Monday 8 March 2010

Beautiful things

In the past week, I've seen a number of beautiful things, so I thought I'd share them here.

In my feedreader this morning I found Duane King writing about Japanese design company Nendo's Fade-Out Chair. The feet of the wooden chair are made of clear acrylic, confusing the distinction between the end of the chair and the beginning of the room it's placed in - look for it in a white cube near you soon.

Digging into Nendo a little I found Switch - a simple lamp, with a beautiful feature - to adjust the brightness of the light, you swivel the lampshade. I find this simple idea entrancing, and I think if I had one in my home I would never stop playing with it.

Over the weekend, I dropped into Te Papa to see the installations of Judy Millar's and Francis Upritchard's Venice Biennale works. Millar's work was a little cramped, but still physically affecting, and the huge shapes certainly make you look at painting in a different, more sculptural, way.

It was Upritchard's work that really surprised me though. I hadn't really cottoned on to it via the installation photos from Venice - too ornate, too hard to make out amidst all the flounces and peeling paint. Put into a neutral space however, the work seemed dense and heavy, in a good way - distilled. And maybe I've been reading far far too much fantasy recently, but these little dancing outcasts gripped me in a way I didn't expect. Also, the tables are beautiful. Just saying.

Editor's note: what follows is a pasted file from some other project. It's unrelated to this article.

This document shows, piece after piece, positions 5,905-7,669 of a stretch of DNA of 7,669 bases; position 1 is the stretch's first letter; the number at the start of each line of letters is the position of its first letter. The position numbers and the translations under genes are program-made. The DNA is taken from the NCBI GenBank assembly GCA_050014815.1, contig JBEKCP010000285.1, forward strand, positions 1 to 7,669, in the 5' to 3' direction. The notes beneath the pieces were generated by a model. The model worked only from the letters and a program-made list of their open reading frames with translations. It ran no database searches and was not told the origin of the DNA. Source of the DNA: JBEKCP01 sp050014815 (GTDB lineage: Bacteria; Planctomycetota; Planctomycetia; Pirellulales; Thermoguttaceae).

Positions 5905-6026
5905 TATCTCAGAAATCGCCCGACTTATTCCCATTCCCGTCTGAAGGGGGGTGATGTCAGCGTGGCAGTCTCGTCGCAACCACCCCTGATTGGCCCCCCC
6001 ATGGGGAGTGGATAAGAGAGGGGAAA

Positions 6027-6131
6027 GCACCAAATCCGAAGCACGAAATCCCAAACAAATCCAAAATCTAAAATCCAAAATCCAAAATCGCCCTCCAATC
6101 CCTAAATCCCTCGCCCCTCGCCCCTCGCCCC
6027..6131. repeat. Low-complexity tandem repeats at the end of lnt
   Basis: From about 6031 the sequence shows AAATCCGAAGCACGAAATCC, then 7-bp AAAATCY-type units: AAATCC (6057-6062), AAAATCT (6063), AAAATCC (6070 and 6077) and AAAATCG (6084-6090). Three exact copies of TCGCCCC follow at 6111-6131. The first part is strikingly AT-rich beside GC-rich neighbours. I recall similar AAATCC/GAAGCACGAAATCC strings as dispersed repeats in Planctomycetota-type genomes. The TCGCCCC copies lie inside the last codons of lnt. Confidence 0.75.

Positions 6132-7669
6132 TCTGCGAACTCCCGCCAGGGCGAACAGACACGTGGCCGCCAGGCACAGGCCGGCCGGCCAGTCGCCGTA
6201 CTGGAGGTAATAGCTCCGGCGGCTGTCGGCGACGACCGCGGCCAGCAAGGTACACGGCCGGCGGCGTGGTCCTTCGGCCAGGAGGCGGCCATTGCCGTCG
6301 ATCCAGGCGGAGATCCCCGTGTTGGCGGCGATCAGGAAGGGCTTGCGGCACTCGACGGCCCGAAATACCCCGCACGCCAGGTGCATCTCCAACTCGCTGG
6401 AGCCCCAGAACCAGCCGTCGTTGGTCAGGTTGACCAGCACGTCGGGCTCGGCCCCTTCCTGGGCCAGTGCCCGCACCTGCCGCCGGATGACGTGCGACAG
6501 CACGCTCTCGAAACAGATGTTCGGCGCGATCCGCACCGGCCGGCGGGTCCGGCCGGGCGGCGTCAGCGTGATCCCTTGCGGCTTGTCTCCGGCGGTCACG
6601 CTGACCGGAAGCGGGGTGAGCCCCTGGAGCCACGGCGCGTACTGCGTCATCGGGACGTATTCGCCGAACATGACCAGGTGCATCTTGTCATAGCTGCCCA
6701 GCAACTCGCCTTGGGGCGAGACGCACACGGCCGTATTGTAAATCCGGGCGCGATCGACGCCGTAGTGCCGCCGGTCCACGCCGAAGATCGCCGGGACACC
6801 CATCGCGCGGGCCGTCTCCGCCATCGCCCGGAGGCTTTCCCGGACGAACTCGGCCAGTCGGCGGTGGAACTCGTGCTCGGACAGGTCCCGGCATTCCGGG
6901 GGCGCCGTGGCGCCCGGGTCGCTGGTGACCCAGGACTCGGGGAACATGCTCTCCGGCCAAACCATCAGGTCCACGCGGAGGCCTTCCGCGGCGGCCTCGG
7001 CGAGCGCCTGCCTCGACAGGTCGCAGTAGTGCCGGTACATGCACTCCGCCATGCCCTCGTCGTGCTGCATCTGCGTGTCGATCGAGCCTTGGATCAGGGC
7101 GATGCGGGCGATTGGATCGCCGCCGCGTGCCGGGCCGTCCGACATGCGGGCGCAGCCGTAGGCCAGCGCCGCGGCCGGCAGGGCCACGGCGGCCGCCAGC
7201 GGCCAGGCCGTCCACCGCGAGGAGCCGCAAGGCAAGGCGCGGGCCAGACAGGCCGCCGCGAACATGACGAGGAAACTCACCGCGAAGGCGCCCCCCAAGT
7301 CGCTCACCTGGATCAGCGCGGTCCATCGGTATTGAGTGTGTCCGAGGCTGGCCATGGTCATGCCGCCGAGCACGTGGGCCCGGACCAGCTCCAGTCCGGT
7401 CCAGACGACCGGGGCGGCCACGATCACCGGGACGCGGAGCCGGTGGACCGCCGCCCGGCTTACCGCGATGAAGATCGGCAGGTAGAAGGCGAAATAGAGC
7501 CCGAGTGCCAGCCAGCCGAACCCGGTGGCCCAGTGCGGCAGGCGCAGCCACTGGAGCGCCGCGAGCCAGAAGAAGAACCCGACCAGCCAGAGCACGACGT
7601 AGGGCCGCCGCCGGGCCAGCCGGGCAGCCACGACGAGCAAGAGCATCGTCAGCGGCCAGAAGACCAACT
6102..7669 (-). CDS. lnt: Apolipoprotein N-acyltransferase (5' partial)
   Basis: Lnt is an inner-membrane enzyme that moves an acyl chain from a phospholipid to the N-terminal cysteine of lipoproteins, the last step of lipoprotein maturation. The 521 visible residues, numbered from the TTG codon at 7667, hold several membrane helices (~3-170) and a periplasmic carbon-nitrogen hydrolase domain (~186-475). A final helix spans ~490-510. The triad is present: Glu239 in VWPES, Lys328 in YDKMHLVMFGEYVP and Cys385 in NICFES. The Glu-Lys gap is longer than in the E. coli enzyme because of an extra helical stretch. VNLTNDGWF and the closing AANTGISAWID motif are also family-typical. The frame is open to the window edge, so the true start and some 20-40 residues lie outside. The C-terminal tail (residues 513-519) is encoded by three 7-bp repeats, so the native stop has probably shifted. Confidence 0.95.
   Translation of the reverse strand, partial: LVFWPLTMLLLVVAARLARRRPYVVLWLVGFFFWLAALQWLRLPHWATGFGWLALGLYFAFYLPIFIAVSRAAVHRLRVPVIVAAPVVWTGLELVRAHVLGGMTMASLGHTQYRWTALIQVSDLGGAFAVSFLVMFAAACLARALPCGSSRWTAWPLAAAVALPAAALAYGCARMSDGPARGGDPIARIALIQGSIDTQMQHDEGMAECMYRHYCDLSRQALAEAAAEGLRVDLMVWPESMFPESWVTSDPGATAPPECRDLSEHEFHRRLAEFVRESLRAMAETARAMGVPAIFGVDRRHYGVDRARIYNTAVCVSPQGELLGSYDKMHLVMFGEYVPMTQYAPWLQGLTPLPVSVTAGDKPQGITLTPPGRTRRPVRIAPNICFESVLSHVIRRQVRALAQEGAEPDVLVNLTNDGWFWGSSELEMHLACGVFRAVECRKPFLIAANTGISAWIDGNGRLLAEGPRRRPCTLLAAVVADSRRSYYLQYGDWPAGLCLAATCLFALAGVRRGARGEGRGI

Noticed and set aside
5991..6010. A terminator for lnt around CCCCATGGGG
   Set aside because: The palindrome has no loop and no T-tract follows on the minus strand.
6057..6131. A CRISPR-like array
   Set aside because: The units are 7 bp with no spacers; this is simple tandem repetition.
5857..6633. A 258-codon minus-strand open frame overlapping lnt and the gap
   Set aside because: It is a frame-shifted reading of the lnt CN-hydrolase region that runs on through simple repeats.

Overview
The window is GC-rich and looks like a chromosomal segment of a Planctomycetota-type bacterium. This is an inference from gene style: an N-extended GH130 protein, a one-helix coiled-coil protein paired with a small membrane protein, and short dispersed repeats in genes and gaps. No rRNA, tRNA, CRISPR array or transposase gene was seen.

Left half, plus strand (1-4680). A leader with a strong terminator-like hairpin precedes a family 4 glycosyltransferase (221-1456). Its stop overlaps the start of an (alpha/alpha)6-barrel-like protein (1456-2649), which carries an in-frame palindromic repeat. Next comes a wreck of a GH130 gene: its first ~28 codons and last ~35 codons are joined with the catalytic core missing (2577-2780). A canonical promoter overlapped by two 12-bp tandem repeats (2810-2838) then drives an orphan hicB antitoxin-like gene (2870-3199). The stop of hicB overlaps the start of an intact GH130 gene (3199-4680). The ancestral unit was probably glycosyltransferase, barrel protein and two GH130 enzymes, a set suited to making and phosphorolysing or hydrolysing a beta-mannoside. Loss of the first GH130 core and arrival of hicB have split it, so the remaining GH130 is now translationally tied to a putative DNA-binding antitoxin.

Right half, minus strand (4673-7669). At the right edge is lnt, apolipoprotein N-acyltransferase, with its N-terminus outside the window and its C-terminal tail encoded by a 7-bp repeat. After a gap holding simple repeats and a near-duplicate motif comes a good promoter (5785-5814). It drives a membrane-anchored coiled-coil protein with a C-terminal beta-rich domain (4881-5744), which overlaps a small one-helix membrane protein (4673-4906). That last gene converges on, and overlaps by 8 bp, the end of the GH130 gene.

Next, This is a very simple tool that lets you build a splash page to pull together your activity across the web - I've experimented with pages for myself and for work, using the basic templates.

Unlike me, some people have done some stunning work with the available options, showing how constraints can be very productive. The beautiful thing here for me is the interface you use to create and update your page, one of the simplest and most convenient I've come across. I particularly like the way you can drag the design panel around the screen as you're working, watching the page update with each change you make.

Finally, I read Rebecca Stead's When you reach me in one gulp yesterday. It's a book about love, death, time travel, being 12, and Madeleine L'Engle's A wrinkle in time. It's a slim book, and a taut story - every action, every word counts towards the reveal at the end. Hugely recommended.

Image of Francis Upritchard's Save Yourself from the Te Papa blog, photograph by Michael Hall.

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